Star Trek Only Survived By Becoming More Like Star Wars

By Zack Zagranis | Published

Star Trek vs Star Wars. It’s the endless schoolyard debate: which space franchise is better? Here at Giant Freakin Robot, we hate to pick a side—they’re both so iconic—but the truth is only one franchise aped the other to gain more mainstream popularity. An argument can be made that if Star Trek had never made the decision to be more like Star Wars, the fandom would have died out years ago.

Star Trek vs. Star Wars

Look, we’re not saying that Star Wars is an objectively better series than Star Trek, just that it appeals more to the general public. It’s like the old joke: What do you call a Star Trek fan? A Trekkie. What do you call a Star Wars fan? Steve.

Star Trek Had To Fight For Its Survivial

Star Trek, since its inception, has appealed to a niche audience. Sci-fi fans who enjoy speculative fiction with one foot rooted in actual scientific concepts. As a result, Star Trek: The Original Series was constantly on the brink of being canceled. Eventually, after three seasons, it was canceled, leading to a lengthy live-action hiatus for the franchise.

Star Trek: The Movie Failed To Ignite The Box Office

star trek william shatner

Meanwhile, another space-faring IP—this one more rooted in magic and fantasy than actual science fiction—came along and captured the whole world’s imagination. When Star Trek did finally get resurrected as a movie, it was at least partially because Paramount was hoping for its own Star Wars. What they got instead was Star Trek the Motion Picture, the most purely Star Trek of all of the Enterprise’s big screen adventures.

Slow-paced and cerebral, Star Trek the Motion Picture was also, unfortunately, boring—at least when compared to Star Wars. Moviegoers thought so, too. The film grossed only a fraction of what A New Hope did on a budget that was four times higher.

Paramount Wanted More Exciting Sci-Fi

Wrath of Khan

When the time came for Paramount to bankroll a Star Trek sequel, they wanted it cheaper, faster-paced, and more exciting. In other words, more like Star Wars. The result was Star Trek II: The Wrath of Khan, largely considered the best of Star Trek’s big-screen outings.

The Wrath Of Khan Is Star Trek At Its Best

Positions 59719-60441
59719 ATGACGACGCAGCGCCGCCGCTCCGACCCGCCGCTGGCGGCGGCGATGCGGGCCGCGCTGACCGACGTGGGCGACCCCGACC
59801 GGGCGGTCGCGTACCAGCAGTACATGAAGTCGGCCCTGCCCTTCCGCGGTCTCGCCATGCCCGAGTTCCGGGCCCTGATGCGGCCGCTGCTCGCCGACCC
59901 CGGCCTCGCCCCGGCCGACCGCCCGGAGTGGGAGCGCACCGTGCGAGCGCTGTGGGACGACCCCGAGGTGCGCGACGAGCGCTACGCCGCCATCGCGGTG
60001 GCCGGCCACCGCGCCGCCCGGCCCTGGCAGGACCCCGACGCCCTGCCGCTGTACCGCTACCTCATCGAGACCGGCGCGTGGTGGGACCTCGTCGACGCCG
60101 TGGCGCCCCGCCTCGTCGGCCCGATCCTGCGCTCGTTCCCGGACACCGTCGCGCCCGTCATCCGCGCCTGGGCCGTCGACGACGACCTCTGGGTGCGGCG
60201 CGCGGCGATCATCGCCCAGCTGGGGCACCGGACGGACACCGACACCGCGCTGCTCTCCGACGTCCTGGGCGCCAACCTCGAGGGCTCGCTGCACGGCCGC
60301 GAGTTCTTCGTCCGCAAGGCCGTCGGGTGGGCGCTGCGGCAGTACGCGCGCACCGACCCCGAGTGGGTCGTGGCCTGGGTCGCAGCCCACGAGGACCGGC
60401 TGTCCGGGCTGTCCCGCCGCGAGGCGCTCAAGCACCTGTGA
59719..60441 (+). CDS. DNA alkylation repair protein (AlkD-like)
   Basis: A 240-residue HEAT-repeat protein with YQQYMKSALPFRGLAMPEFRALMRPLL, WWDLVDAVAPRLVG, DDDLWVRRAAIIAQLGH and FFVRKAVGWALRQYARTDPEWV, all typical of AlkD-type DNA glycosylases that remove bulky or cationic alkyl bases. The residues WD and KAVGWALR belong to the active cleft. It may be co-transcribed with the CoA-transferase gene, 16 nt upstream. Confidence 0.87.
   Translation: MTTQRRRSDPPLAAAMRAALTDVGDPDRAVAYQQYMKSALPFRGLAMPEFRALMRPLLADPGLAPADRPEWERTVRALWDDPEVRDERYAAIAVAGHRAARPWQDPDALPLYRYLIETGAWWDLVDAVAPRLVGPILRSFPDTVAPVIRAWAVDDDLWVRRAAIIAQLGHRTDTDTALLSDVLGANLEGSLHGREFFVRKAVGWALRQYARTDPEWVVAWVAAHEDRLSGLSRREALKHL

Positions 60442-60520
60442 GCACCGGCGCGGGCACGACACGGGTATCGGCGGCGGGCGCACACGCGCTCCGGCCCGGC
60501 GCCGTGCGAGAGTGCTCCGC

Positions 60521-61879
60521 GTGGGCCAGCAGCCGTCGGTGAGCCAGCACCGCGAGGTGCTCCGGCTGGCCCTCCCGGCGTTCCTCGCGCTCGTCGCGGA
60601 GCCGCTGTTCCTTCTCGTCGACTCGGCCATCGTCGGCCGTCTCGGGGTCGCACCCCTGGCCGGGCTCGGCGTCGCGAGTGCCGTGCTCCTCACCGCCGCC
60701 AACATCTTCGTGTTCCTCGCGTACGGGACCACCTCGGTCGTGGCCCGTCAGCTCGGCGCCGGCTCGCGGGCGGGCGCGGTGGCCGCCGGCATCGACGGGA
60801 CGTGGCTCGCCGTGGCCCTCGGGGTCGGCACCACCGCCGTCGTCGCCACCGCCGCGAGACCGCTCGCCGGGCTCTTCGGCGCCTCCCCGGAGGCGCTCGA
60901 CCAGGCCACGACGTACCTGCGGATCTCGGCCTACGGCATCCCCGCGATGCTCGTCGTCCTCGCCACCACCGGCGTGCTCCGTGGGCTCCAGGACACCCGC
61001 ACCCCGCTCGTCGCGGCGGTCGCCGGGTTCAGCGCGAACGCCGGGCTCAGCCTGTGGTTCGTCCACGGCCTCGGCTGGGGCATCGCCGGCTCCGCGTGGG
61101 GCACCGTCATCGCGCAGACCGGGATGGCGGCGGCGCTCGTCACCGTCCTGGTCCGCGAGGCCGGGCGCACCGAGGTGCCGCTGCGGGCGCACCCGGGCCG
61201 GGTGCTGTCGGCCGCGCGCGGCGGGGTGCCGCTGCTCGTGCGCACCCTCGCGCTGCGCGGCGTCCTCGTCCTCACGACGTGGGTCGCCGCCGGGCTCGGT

star trek wrath of khan

Anyone who’s seen Wrath of Khan will tell you it’s still recognizably a Star Trek movie, first and foremost. Still, it’s undeniable that by mirroring Star Wars’ quicker pace, adding more action, and getting James Horner to write a more John Williams-esque score, Star Trek was able to find a broader appeal than it ever had previously. The director, Nicholas Meyer, even turned to Lucasfilm’s own effects department, Industrial Light and Magic, to do the effects for the film, lending it a more Star Warsy look as well.

The Next Generation Crew Followed The Same Pattern

wolf 359

Jump ahead to the second series of Star Trek movies starring the Next Generation cast, and once again, Generations, the crew’s inaugural big-screen adventure feels more like an extra-long episode of the TV show than it does a spectacle worthy of blockbuster status. Paramount again changes course and gives fans a more action-packed, special effects-heavy roller-coaster ride for a sequel. Star Trek: First Contact brought in a significantly larger box office haul again, making Star Trek a little more like Star Wars.

J.J. Abrams Changed Everything


Of course, the biggest example of the “Star Warsification” of Star Trek is the J. J. Abrams reboot series that started with 2009’s Star Trek. Prior to the reboot, Star Trek was in a lull. Enterprise—up to that point, the last Star Trek television series—had been off the air for four years and, when it was airing, was considered by many to be a low point in the franchise. Enter J. J. Abrams an avowed Star Wars fan who didn’t really care for Star Trek.

Abrams Purposely Made A Star Wars Style Movie

star trek 4

Abrams, believing at the time he would never get a chance to make a Star Wars movie, instead put out a version of Star Trek that was way closer to his preferred franchise than its own source material. Abrams was at least smart enough to explain away his drastically different approach to Star Trek by making it an alternate version of the already-established Star Trek universe.

Star Trek Found New Life

If it wasn’t already apparent by watching Star Trek, that Abrams set out to make a movie that was more Star Wars and less Starfleet, interviews with the director from around the film’s release help to drive home the point.

The Franchise Is Flourishing

star trek into darkness

We all know what happened next. The slick, action-packed movie with its Han Solo version of James Kirk made a ton of money and revitalized the Star Trek franchise. If it wasn’t for J.J.’s reboot, Trekkies wouldn’t have Discovery, Picard, Lower Decks, etc. And if it wasn’t for Star Wars, they wouldn’t have the reboot.

We guess you could say that Star Trek wouldn’t be living long and prospering like it is if it didn’t have the force to guide it.